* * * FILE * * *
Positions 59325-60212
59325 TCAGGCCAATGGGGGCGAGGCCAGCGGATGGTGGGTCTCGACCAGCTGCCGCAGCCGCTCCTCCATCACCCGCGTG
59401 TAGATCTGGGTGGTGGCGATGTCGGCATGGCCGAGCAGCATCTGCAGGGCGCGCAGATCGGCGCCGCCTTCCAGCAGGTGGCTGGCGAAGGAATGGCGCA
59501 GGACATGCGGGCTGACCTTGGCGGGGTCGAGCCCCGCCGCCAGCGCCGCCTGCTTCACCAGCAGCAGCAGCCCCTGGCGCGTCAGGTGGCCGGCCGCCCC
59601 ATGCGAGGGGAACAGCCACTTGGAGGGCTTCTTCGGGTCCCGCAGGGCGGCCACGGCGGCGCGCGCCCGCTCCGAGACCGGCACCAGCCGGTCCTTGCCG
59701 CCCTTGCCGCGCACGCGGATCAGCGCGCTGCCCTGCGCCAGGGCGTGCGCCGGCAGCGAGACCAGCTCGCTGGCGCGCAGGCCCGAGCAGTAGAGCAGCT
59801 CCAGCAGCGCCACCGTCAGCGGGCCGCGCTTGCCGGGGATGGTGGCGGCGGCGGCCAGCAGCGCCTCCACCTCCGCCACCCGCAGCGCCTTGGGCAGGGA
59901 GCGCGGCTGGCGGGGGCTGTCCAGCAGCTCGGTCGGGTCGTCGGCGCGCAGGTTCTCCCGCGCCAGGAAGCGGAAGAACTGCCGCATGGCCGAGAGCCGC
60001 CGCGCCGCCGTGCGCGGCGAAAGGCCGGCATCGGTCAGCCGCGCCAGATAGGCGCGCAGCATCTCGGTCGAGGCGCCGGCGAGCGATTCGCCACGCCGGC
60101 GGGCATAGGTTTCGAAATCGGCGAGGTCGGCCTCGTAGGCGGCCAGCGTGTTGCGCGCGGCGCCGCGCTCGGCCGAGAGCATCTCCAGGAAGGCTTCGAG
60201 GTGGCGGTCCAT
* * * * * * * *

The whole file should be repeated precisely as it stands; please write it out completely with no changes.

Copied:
Positions 59325-60212
59325 TCAGGCCAATGGGGGCGAGGCCAGCGGATGGTGGGTCTCGACCAGCTGCCGCAGCCGCTCCTCCATCACCCGCGTG
59401 TAGATCTGGGTGGTGGCGATGTCGGCATGGCCGAGCAGCATCTGCAGGGCGCGCAGATCGGCGCCGCCTTCCAGCAGGTGGCTGGCGAAGGAATGGCGCA
59501 GGACATGCGGGCTGACCTTGGCGGGGTCGAGCCCCGCCGCCAGCGCCGCCTGCTTCACCAGCAGCAGCAGCCCCTGGCGCGTCAGGTGGCCGGCCGCCCC
59601 ATGCGAGGGGAACAGCCACTTGGAGGGCTTCTTCGGGTCCCGCAGGGCGGCCACGGCGGCGCGCGCCCGCTCCGAGACCGGCACCAGCCGGTCCTTGCCG
59701 CCCTTGCCGCGCACGCGGATCAGCGCGCTGCCCTGCGCCAGGGCGTGCGCCGGCAGCGAGACCAGCTCGCTGGCGCGCAGGCCCGAGCAGTAGAGCAGCT
59801 CCAGCAGCGCCACCGTCAGCGGGCCGCGCTTGCCGGGGATGGTGGCGGCGGCGGCCAGCAGCGCCTCCACCTCCGCCACCCGCAGCGCCTTGGGCAGGGA
59901 GCGCGGCTGGCGGGGGCTGTCCAGCAGCTCGGTCGGGTCGTCGGCGCGCAGGTTCTCCCGCGCCAGGAAGCGGAAGAACTGCCGCATGGCCGAGAGCCGC
60001 CGCGCCGCCGTGCGCGGCGAAAGGCCGGCATCGGTCAGCCGCGCCAGATAGGCGCGCAGCATCTCGGTCGAGGCGCCGGCGAGCGATTCGCCACGCCGGC
60101 GGGCATAGGTTTCGAAATCGGCGAGGTCGGCCTCGTAGGCGGCCAGCGTGTTGCGCGCGGCGCCGCGCTCGGCCGAGAGCATCTCCAGGAAGGCTTCGAG
60201 GTGGCGGTCCAT